U.S. Oil Consumption

Click to enlarge.

Didn't I already post this chart this month? It sure rings a bell.

November 7, 2012
Exponential Trend Failure of the Day

Click to enlarge.

Let me redo it with a starting point of 1992.

Click to enlarge.

Oh, yeah. That's definitely the chart I was thinking of. Never mind. Sigh.

Source Data:
EIA: Weekly U.S. Product Supplied of Petroleum Products
USDA: Supplemental Nutrition Assistance Program
St. Louis Fed: Population

And Now for Something Completely Different

50 People You Wish You Knew In Real Life

Life would be SO MUCH better with these people around all the time.

One word: Hilarious!

1-Star Review of Jamie's Septic Service of Kent, WA

Jamie's Septic Service: About Us

There are other companies that are cheaper, but the old saying goes "you get what you pay for" holds true.

I offer the following facts to support my 1 star (out of 5 stars) review of his service.

On June 24, 2010, I paid Jamie to install a new pump and new wiring.

On October 26, 2012, I paid Jamie to pump out my tanks and fix the problem I was having with the wiring he installed in 2010.

Click to enlarge.

Click to enlarge.

The photo shows the "waterproof" box that Jamie originally installed. When he opened it up roughly half a cup of water was found inside. He told me he was not qualified to rewire it. This begs a question. How can one be qualified to wire a box without also being qualified to rewire it?

Did I ask Jamie this question? No. Did I complain? No. I was friendly and very understanding. It had been 2+ years. Water got in. @#$% happens. He called an electrician he works with and told me if that the electrician didn't call me by Monday that I should call him. Once again, no complaints from me. I just wanted the problem fixed.

On October 29, 2012 (Monday), there was still no response from the electrician. I called him directly. No answer. I called Jamie and asked if he'd heard from him. He said that he had and that I should call again. I called and left a message.

On October 30, 2012, the electrician left me a message. I called him back and left another message. Phone tag began, or so I thought.

On November 1, 2012, I called the electrician again. There had been no response. His voice mail inbox was full. I therefore couldn't leave another message. That's never a good sign. I then called Jamie and asked if he could recommend someone else. I was still being very friendly and reasonable. Once again, I just wanted the problem fixed.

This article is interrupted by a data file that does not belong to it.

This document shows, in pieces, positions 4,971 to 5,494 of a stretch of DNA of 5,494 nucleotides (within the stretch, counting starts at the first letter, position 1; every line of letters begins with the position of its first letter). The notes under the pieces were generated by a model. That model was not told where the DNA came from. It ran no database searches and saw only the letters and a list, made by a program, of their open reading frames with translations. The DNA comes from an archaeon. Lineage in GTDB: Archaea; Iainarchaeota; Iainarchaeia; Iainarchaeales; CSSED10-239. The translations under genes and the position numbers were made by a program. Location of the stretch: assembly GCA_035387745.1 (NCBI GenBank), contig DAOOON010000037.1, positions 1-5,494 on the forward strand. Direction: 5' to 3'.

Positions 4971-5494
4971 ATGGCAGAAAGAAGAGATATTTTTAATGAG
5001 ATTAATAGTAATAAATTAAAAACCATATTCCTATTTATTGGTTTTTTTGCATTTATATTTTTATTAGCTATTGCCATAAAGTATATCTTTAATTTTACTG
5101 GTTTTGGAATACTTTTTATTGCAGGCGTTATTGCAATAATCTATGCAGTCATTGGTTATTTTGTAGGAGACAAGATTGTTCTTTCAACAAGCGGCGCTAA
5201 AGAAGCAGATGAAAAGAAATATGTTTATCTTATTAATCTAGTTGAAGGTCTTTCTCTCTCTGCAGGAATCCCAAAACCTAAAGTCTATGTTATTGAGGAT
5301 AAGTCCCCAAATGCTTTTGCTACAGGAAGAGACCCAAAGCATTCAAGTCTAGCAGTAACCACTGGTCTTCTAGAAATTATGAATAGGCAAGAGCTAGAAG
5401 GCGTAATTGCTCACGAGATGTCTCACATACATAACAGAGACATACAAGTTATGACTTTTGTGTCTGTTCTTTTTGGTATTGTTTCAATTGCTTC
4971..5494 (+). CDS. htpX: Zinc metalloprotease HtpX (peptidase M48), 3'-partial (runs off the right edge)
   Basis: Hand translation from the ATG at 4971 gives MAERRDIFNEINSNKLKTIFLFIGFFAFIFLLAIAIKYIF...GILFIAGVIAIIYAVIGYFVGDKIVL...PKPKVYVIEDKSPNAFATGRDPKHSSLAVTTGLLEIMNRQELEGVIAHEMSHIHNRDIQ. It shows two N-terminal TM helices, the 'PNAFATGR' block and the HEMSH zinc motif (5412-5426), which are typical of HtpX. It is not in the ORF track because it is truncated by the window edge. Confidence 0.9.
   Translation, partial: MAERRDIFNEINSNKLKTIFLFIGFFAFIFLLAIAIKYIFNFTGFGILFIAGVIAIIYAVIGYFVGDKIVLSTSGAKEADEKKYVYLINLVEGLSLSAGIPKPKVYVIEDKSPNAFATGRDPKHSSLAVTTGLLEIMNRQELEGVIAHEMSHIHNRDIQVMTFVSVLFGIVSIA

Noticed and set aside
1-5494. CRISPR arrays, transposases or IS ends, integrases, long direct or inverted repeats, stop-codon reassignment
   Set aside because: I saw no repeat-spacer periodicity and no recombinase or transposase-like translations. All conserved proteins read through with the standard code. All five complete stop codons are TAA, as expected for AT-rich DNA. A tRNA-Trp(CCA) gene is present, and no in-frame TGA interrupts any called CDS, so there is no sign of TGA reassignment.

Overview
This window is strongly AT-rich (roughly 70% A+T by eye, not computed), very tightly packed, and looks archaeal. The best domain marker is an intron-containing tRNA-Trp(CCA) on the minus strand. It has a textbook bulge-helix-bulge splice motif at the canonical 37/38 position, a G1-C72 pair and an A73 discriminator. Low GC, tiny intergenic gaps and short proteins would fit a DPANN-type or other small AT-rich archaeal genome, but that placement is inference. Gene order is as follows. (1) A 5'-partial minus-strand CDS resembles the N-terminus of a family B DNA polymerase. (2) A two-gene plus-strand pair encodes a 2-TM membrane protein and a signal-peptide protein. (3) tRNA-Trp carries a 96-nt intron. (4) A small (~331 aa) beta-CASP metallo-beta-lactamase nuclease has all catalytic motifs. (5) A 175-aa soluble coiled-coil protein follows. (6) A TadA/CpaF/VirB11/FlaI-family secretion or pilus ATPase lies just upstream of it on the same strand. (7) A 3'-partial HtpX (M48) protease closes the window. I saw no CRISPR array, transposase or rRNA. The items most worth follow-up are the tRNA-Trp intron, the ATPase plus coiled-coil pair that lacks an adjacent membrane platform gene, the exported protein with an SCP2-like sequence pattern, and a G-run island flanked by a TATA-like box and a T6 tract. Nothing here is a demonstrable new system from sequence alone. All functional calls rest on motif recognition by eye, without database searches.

On November 2, 2012, there had been no response from either the electrician or Jamie. I called Jamie again and asked him to please return my phone call (which his voice mail claims is done within the hour in most cases). All I wanted was a recommendation of someone else who could fix the problem, or at the very least a reply that said he couldn't offer another recommendation. Keep in mind that I did not have a functional septic tank. I was therefore on borrowed time. Once that third tank fills back up again, it was no more water usage. Period.

On November 8, 2012, a professional electrician came out to fix the wiring problem. My girlfriend found a company that specializes in septic systems and it seemed good to me. I think there's a much better chance that this wiring job will stand the test of time.

It is now November 27, 2012. There's been no further word from Jamie. He ignored my phone calls asking for help. He hung me out to dry just like he hung my waterproof box out to dry. The photos above are exactly how he left my site.

All Jamie would have needed to do was simply call me back and say that he did not know of another electrician to help me. That's it. That was the bare minimum in my opinion. I would not have given him a 5-star review for it of course, but he would have definitely avoided a 1-star review (complete with pictures).

And lastly, I was tempted to give him 2 stars because he did promptly pump out my tanks. Then again...

Jamie's Septic Service: Services Provided

Jamie's Septic Service is a full service company here to cater to your needs. Our services include but are not limited too;


Digging out of septic tank manhole covers

Emphasis added.

Jamie told me on the phone that he would really prefer me to dig the holes, even though I said I was sick and taking NyQuil. I didn't complain until now. I simply grabbed a shovel and started digging. It doesn't inspire me to give him a 5-star review though. My needs were not exactly catered to.

I have tried to keep the opinions to a minimum and the facts to a maximum. I documented it as it went along. None of this is from memory. I took notes as it was happening. If Jamie has a problem with what I wrote here, then perhaps he should have stood behind his work.

Exponential Trend Failures of the Day

Click to enlarge.